Since my undergraduate studies, I have been involved in different projects with a multitude of clients from local authorities and NGOs to Institutes and Universities. I have learned many lessons on this enjoyable and challenging ride. Adopt a beginner’s mind and continue to push the limits; Don’t stop learning; Be flexible. I’ve found in my life that the best and only way to achieve our dreams is by taking action. Planning and discussing are valuable parts of a process, but without action, cannot produce results.
What are your main areas of interest within engineering geology?
As mentioned earlier Engineering Geology has many different alternative paths to explore. From structural analysis and laboratory experiments to the integration of Artificial Intelligence and Computer Vision to better understand earth surface processes. The latter has been less explored in the field of Engineering Geology and, in my opinion, has tremendous potential to improve our field, thus, this is the topic that currently peaks my interest. My goal is to help answer the question of “how can bridge the gap between engineering geology and computer vision to provide a better future?”.
What were (have been) the most memorable projects you’ve been involved with?
During my studies, I have been involved in a variety of diverse and interesting projects, but there was one that stands out. We had been involved in rockfall assessment in Palestine region. The overall experience of in-situ visits for data collection had been tricky given existing tensions in the territory. Local police thoroughly investigated all the equipment we had working with, and at one point our entire team was interrogated regarding the purpose of the investigation and the need for each specific piece of equipment. Despite the language barrier, we were able to explain our purpose and they allowed us to go. Those situations are the ones that shape you as a human being and in later stages as a professional Engineering Geologist.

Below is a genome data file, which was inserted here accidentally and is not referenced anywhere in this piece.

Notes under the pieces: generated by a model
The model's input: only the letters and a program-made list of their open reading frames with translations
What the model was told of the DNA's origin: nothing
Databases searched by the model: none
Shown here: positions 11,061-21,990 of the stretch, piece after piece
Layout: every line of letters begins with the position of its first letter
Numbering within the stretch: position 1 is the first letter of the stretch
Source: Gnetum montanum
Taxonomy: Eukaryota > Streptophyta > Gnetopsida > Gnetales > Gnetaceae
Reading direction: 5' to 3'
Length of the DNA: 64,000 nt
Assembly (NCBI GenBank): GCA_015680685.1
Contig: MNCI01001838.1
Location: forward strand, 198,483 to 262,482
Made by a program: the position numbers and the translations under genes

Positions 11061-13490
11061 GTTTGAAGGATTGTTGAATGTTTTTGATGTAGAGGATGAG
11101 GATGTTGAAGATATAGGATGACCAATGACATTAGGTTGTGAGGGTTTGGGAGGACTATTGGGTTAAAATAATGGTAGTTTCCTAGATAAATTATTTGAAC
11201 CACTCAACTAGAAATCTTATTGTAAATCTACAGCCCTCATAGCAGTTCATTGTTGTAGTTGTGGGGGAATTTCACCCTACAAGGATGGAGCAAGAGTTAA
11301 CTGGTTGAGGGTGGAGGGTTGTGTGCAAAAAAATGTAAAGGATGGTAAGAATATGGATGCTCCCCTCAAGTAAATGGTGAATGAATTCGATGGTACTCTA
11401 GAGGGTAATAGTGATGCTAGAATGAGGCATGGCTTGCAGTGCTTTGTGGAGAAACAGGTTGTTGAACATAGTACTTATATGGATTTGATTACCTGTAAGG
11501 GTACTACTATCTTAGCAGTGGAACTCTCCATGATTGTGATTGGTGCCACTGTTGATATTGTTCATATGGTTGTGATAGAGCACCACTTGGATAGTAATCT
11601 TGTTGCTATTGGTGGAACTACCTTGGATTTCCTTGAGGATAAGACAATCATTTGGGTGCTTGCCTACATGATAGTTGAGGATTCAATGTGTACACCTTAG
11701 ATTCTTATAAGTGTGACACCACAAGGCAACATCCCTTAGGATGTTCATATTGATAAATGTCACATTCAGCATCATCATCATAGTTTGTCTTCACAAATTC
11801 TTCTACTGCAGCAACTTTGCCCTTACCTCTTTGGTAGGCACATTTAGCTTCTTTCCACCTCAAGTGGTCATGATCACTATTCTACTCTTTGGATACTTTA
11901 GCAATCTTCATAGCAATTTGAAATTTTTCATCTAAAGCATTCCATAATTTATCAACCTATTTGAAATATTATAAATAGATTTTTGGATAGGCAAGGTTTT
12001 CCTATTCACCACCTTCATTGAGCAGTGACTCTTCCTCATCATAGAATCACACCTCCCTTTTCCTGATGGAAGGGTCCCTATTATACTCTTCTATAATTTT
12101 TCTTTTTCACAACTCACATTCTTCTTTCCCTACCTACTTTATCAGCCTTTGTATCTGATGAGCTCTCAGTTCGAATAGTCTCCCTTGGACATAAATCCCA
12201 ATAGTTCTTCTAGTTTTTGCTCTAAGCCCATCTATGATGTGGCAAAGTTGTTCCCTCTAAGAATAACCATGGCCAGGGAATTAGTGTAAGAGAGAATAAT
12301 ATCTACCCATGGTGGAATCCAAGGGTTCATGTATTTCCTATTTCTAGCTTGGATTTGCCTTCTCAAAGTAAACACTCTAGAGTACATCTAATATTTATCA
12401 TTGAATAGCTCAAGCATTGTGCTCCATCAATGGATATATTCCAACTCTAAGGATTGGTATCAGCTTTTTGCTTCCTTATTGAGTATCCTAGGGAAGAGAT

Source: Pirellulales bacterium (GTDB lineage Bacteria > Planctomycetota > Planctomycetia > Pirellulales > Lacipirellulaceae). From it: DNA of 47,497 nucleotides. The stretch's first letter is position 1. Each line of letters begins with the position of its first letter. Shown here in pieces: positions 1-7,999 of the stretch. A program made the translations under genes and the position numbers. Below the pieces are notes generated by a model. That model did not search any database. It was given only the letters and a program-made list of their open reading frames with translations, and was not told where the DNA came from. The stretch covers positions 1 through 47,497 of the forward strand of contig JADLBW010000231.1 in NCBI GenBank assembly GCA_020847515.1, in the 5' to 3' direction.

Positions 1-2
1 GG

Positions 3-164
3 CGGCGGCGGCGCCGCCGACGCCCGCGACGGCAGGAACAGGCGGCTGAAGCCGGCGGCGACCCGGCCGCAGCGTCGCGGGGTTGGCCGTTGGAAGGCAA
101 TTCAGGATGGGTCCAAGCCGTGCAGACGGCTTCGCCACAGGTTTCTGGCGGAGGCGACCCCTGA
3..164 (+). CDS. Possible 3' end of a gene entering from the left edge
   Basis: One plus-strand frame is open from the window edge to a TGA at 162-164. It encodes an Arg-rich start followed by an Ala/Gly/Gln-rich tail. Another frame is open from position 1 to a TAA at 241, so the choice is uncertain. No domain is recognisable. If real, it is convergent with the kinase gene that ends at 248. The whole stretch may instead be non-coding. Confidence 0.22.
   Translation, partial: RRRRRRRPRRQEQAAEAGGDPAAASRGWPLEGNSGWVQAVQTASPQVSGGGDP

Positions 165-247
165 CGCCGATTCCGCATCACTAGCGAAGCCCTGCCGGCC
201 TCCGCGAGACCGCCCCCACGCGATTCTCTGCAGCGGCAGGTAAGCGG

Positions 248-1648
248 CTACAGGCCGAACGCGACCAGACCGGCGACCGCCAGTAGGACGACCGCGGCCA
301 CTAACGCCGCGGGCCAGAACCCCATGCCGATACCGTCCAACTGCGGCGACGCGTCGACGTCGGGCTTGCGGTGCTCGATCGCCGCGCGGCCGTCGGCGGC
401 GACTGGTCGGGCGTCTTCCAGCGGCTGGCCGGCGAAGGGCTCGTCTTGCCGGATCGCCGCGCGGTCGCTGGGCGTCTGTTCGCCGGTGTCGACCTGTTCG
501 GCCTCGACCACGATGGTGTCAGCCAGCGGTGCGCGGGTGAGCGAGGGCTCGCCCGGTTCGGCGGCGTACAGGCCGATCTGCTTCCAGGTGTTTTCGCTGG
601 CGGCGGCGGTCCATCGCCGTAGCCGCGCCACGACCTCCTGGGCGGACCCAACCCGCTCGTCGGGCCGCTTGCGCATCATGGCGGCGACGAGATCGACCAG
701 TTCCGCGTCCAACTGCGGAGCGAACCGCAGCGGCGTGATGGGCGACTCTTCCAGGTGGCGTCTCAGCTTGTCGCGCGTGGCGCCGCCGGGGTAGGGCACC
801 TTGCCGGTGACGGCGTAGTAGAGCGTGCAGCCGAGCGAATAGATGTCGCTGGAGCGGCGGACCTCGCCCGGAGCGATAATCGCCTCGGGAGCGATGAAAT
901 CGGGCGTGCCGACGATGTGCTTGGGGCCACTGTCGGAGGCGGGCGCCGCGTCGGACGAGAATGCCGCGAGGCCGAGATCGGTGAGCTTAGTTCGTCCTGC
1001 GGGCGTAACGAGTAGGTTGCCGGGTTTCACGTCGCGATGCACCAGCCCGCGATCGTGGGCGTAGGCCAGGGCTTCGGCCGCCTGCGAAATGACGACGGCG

Have you been in IAEG or your local young group?
Since receiving my bachelor’s degree, I have been involved at a local level with the IAEG NG in Greece. During the last few years, I have been a member of the Young Engineering Geologist committee of IAEG where I was recently appointed as the YEG-IAEG Chair. As Chair, I would like to see YEG plays a pivotal role in diffusing and promoting Engineering Geological domain all around the world. Our goal is to bring together, a multi-disciplinary group of researchers, engineers, geologists, and scientists from all over the world to exchange break-through ideas relating to Engineering Geological domain and related applications.
Have you won any awards (honours) for your technical achievements or your contributions to your profession? If so, what were they? Any other notable achievements?
I have been awarded as the Best Young Scientist paper during UAV-g, ISPRS GeoSpatial Week (GSW) 2019 that took place at University of Twente (Enschede, The Netherlands). This meant a lot to me personally as the main topic of the entire conference was photogrammetry and remote sensing, two things I am very passionate about for engineering geological applications.
Is there anything else you would like to add?
I can wait for life to shape me in whatever manner it chooses. Or I can shape myself to make life whatever I choose. If you have ever run a long-distance race you should be able relate to what I am trying to say. With every step you take you realise the importance of persistence. It may sound cheesy, but it is through our failures that miracles occur. Opportunities will come knocking on your door, I promise. And always think outside of the box, that’s where the answers tend to be.